5. Lack Of Sleep. I couldn’t sleep because of severe acid reflux and sickness. I slept on the couch pretty much 5 months out of 9 during my pregnancy. I don’t know what it was but I slept better there. Until it didn’t do anything for me anymore. My husband would sometimes stay in the living room with me to keep me company. Such a sweetheart ! Since I had to sleep in an upright position, I would prop myself up in what my husband would call a “nest” with my body pillow, and a couple more propping items. We shared the same bed but there was a mountain between us.
  6. Excessive Salivation. I thought I’d use some kind of “medical-sounding” term to spare you the horror parts ! But really, the first 4 months, I had to spit up constantly. It was socially-handicapping (how would you feel if you needed to keep a plastic bag with you at all times so you could spit up.) I became a complete hermit. LUCKILY, it stopped after four months. Hallelujah.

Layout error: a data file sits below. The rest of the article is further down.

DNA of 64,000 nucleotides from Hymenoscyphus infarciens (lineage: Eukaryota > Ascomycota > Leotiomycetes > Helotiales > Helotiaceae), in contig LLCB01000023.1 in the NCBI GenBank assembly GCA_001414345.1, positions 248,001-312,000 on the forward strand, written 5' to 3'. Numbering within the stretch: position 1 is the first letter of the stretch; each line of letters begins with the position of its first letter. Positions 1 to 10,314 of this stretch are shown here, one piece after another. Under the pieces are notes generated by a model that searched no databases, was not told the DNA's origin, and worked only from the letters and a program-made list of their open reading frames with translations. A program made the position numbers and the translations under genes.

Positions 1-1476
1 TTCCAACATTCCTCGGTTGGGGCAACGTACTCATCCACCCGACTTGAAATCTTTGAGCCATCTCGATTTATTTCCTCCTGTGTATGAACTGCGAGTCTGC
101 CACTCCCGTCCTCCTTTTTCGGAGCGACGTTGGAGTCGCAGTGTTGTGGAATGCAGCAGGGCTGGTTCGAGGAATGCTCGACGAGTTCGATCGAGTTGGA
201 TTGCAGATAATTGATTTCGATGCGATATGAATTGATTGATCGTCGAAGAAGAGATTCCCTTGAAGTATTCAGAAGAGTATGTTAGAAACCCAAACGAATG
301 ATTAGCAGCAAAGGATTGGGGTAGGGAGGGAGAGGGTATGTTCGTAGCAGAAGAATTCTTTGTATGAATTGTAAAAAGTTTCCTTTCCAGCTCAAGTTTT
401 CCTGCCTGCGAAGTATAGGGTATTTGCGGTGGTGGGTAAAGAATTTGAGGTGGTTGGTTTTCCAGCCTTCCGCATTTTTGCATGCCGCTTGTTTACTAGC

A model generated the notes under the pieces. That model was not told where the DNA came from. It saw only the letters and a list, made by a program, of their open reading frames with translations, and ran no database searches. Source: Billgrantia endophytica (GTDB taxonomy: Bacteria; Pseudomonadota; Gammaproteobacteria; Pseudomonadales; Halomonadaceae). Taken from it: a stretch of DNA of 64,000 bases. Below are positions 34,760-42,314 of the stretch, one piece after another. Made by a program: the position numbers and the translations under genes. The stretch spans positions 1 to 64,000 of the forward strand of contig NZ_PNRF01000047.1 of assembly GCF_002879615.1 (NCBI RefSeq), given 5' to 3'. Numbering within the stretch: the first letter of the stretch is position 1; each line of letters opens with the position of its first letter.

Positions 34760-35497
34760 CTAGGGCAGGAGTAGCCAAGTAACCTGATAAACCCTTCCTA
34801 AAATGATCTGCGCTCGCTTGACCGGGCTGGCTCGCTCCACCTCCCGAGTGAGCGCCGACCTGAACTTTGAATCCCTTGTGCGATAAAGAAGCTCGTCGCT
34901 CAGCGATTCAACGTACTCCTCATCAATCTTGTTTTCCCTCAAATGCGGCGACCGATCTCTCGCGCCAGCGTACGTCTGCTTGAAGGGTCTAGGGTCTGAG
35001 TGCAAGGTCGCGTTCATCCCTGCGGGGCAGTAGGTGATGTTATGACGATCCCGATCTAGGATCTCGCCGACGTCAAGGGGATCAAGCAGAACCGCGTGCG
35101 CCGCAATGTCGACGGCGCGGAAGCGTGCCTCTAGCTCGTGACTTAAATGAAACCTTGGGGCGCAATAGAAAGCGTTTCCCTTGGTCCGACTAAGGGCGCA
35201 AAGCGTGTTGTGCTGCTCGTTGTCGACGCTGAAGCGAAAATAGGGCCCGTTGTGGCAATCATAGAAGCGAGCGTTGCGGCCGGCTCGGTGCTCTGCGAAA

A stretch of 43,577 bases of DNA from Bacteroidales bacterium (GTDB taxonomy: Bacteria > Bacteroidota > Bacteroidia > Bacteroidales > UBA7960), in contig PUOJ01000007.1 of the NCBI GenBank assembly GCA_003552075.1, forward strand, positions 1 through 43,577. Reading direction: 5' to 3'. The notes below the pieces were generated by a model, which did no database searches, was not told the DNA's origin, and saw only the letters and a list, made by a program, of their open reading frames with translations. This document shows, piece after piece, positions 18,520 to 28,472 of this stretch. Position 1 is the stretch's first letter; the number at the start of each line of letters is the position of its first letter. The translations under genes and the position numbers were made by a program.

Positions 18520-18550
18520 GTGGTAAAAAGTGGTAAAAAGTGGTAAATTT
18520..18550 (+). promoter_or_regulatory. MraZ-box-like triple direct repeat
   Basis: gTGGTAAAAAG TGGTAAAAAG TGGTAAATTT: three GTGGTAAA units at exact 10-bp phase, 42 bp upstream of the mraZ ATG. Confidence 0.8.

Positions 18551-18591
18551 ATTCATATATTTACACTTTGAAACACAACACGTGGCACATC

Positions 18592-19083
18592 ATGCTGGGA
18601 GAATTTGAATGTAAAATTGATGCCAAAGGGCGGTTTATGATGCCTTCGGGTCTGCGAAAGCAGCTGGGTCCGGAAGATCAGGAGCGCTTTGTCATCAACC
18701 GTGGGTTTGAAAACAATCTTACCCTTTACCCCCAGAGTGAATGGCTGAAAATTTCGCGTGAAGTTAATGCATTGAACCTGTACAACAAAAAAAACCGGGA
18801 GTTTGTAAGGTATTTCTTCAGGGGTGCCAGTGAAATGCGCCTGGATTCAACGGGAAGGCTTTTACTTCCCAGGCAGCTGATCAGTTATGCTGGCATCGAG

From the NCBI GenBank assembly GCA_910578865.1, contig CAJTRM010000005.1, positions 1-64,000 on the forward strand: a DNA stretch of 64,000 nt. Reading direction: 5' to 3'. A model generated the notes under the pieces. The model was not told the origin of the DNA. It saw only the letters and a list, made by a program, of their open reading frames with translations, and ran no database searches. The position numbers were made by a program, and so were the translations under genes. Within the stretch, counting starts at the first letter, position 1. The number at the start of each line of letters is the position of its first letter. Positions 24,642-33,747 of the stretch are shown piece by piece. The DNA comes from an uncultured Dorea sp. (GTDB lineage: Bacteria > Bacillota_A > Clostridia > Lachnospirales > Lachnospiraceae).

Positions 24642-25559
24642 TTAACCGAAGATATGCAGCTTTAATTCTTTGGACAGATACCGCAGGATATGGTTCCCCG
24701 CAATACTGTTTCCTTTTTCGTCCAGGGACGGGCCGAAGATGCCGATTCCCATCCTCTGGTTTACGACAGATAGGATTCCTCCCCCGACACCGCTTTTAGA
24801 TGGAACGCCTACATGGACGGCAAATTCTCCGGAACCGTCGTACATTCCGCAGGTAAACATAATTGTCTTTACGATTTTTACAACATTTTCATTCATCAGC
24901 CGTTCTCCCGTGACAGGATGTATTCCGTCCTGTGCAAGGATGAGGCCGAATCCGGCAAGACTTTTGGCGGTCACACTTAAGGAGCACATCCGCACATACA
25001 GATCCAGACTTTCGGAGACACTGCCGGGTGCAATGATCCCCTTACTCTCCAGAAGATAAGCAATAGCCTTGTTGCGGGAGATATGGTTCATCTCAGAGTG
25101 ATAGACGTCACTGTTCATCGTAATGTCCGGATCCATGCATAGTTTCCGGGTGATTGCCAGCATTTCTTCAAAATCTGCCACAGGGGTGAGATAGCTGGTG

7. Needing to pee constantly – including nights.
  8. Prenatal care stress. Although I feel very lucky to live in a country where prenatal care is taken seriously, I found it very stressful to get needles and tests done during 9 months. First fetal hearbeats, ultrasounds and maternal serum tests were also very stressful. I am so blessed to have a healthy baby girl.
  9. Being uncomfortable in my body. The waddling, not being to tie my shoes or put nail polish on my toes, being exhausted all the time, taking forever to walk a flight of stairs…
  10. Being on bed rest. Depressing. And postpartum pains. I had an episiotomy. Sorry, TMI.

That being said, I feel extremely blessed to have had a regular, healthy pregnancy (despite the severe sickness) and healthy baby girl. I would do it again in a heartbeat. My husband was so supportive of me – I honestly don’t know what I would have done without his help.